- if you haven't committed your changes yet: stash them `git stash` and `git fetch; git reset --hard orign/master` then `git pop` - if you have committed already then: run `git log` and copy your commits ids, then go to master, pull the latest version and create a nez branch, then `git cherry-pick` you commits
Usually when you cannot pull or push it can be one of:
- you were removed from the repo: ask your admin to re-add you again
- no write access: ask admin to grant you write access
- protected branches: you are trying to push to master branch, create a new branch and push.
- outage: could be a Github/Bitbucket outage: check respective status pages to make sure.
Who did this:
In order to author of a line or commit, it's useful in order to know the right person to ask about codebase.
git stash /
Sometimes you need to save current changes without committing them (in case you need to switch quickly to work on something else):
git stash to "hide them" and
git pop to bring them back.
To cherry-pick a commit is to choose a commit from one branch and apply it onto another.
Sometimes, when you make change to some code (files), someone else could change the same code (files) in this case if he merges first, you will get a message asking you to resolve conflicts, in some cases if it's simple it will resolve automatically by the click of a button, but sometimes you need to pull code and resolve manually.
So, in order to avoid your code being stall, ask quickly for a code review and address any requests as quick as you can.
Please don't use the following when others are working on the same branch as it means you would cancel each others changes to the branches.
Your code versioning should be thought of as a history of commits linked one to other (like a tree) anything you are committing or merging you are adding new commits to the commits history without changing the existing history of commits:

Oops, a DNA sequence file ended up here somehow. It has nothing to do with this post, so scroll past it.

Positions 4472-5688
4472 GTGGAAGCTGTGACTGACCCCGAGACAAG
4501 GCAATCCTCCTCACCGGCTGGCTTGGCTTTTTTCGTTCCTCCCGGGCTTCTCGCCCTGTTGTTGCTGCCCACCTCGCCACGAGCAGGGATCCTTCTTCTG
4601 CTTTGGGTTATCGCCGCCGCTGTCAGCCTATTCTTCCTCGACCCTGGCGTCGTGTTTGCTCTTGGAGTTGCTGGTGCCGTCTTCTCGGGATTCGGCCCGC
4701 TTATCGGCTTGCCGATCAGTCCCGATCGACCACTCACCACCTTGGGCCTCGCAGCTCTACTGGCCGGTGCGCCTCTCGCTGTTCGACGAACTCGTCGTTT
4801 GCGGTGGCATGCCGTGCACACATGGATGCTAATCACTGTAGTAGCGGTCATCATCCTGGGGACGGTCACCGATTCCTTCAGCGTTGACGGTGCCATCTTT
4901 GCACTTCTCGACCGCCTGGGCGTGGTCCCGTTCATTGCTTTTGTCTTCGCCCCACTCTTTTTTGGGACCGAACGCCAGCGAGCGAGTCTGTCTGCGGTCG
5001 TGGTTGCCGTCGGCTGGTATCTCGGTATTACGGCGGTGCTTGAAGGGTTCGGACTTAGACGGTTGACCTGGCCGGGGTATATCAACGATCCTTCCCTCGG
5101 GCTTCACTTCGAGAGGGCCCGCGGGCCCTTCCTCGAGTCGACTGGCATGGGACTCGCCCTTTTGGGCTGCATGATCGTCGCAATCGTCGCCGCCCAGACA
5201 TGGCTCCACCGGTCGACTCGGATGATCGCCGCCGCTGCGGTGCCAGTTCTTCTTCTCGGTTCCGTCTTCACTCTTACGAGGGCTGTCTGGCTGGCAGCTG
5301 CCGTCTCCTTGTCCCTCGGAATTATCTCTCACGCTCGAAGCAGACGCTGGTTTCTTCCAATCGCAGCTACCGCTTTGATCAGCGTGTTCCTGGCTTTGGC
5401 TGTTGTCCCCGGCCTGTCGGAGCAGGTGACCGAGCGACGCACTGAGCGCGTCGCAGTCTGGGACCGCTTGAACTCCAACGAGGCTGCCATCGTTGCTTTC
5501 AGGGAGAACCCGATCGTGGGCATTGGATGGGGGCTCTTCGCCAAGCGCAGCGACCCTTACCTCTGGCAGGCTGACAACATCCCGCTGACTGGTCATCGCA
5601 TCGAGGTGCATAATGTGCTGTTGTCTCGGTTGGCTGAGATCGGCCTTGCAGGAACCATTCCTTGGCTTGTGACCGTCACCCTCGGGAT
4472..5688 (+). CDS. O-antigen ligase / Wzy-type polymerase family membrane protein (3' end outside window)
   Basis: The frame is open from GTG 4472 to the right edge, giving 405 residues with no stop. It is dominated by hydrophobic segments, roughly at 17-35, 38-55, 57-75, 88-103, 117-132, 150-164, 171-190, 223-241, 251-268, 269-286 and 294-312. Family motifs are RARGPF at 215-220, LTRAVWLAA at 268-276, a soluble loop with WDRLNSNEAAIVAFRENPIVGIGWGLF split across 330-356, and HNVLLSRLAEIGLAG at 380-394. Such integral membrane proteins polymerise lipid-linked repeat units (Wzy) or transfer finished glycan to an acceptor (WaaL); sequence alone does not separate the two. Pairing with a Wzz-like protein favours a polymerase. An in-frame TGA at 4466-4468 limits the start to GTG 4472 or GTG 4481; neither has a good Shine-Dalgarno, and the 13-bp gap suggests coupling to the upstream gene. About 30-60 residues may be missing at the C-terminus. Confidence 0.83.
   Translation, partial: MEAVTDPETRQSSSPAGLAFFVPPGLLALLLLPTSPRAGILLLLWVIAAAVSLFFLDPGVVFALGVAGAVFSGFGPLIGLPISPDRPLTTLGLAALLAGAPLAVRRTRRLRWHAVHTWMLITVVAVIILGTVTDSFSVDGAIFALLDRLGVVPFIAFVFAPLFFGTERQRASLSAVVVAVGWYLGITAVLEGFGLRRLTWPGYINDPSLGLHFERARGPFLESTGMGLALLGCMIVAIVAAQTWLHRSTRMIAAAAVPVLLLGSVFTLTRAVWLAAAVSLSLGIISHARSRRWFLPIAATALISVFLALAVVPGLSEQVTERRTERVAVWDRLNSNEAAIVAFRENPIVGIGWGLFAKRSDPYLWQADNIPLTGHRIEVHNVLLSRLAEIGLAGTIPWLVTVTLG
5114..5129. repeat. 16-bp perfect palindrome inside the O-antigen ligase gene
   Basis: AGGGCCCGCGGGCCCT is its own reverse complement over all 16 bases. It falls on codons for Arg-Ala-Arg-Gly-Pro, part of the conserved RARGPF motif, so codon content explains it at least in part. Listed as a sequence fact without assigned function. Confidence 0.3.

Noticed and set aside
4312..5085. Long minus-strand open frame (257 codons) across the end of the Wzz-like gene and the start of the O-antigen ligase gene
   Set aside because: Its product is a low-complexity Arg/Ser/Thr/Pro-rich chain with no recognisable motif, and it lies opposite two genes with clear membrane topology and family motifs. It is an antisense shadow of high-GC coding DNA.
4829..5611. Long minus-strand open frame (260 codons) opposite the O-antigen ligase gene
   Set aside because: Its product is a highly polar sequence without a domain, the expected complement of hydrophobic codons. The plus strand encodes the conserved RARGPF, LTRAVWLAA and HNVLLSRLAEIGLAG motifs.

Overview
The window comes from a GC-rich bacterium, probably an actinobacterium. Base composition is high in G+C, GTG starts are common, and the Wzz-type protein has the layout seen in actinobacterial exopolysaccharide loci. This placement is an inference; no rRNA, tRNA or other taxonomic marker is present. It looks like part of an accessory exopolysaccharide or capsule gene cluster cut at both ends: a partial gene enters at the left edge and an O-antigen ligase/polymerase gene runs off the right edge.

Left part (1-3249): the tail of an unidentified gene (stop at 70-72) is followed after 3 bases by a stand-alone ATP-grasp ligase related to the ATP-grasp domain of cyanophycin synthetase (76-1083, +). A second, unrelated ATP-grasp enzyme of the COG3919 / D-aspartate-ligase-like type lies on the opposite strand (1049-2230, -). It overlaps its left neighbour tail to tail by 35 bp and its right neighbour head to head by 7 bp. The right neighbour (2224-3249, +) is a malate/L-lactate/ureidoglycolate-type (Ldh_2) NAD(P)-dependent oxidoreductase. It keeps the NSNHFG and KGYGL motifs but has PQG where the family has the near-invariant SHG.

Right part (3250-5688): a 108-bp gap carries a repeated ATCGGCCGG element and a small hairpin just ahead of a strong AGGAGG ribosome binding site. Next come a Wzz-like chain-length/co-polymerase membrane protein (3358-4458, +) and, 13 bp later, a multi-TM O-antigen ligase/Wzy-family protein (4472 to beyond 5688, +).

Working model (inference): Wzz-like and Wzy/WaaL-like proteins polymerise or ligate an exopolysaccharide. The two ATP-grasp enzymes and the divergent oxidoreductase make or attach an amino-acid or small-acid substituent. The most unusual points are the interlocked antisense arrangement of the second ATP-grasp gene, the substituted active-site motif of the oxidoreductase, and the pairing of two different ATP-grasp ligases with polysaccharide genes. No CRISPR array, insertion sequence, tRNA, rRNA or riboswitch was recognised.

this is an example of the commits (sub)tree of Obytes hanbook:
$ git log --graph --oneline --all* 3ace6a3 (HEAD -> be-mou55, origin/be-mou55) BE: version control (wip)* 7cacaf7 cleanup* f3990a1 BE skeleton| * b53b0c2 (origin/feat/nextjs) Adding NextJS section in docs/front-end/getting-started/create-react-app.md|/ * 5d78098 (origin/master, origin/HEAD, master) Merge pull request #20 from obytes/lemaadi/heroku-handbook-update|\ | * ebcf033 (origin/lemaadi/heroku-handbook-update) fix build| * c31938f Add Heroku Exec - SSH Tunneling|/ * 5729c6d Merge pull request #19 from obytes/mobile-update-2|\ | * dfbab98 (origin/mobile-update-2) fix typos| * 4ebd106 fix App build guide| * da23c61 add Template to get started guide| * 86dbb00 add project Structure Guide| * d54570c fix auth code source| * dd01de5 add guide for using env vars| * 652cf8f more RN resources|/ * eaaa134 Merge pull request #18 from obytes/mobile_update|\ | * 47c26f5 fix home page broken link| * 7b0e7a4 Add handling forms guide| * 17453c7 add handling Error guide...
you can see that HEAD is pointing to 3ace6a3 commit, if you need to change that pointer you can use 'git reset', but it's highly not recommended to do it when others work on the same branch.
git push -f#
If you change the commits tree (either by git reset or rebase...) you cannot push directly unless you force it.
Rebasing is the process of moving or combining a sequence of commits to a new base commit
This can be useful for example instead of merging changes to master over and over to make it up to date as you can get a lot of merge commits in the hitsory of your PR you can chose to rebase your branch on master which means put your commits on top of master branch commits tree. Also it's the preferable merging method (squash and rebase) since it's the most elegant.
you can revert a commit using
git revert COMMIT_ID
- Use comprehensive commit messages
- Make small PRs as possible as you can, because easier to review and revert
- changes should be consistent (consider making more than one PR otherwise)
- Describe well your PRs
- Quickly (as possible as you can) respond to PR reviews request/answers and merge.
- Privilege "squash and merge" merge method
- To really go in depth check:
"Git Plumbing (and Porcelain) commands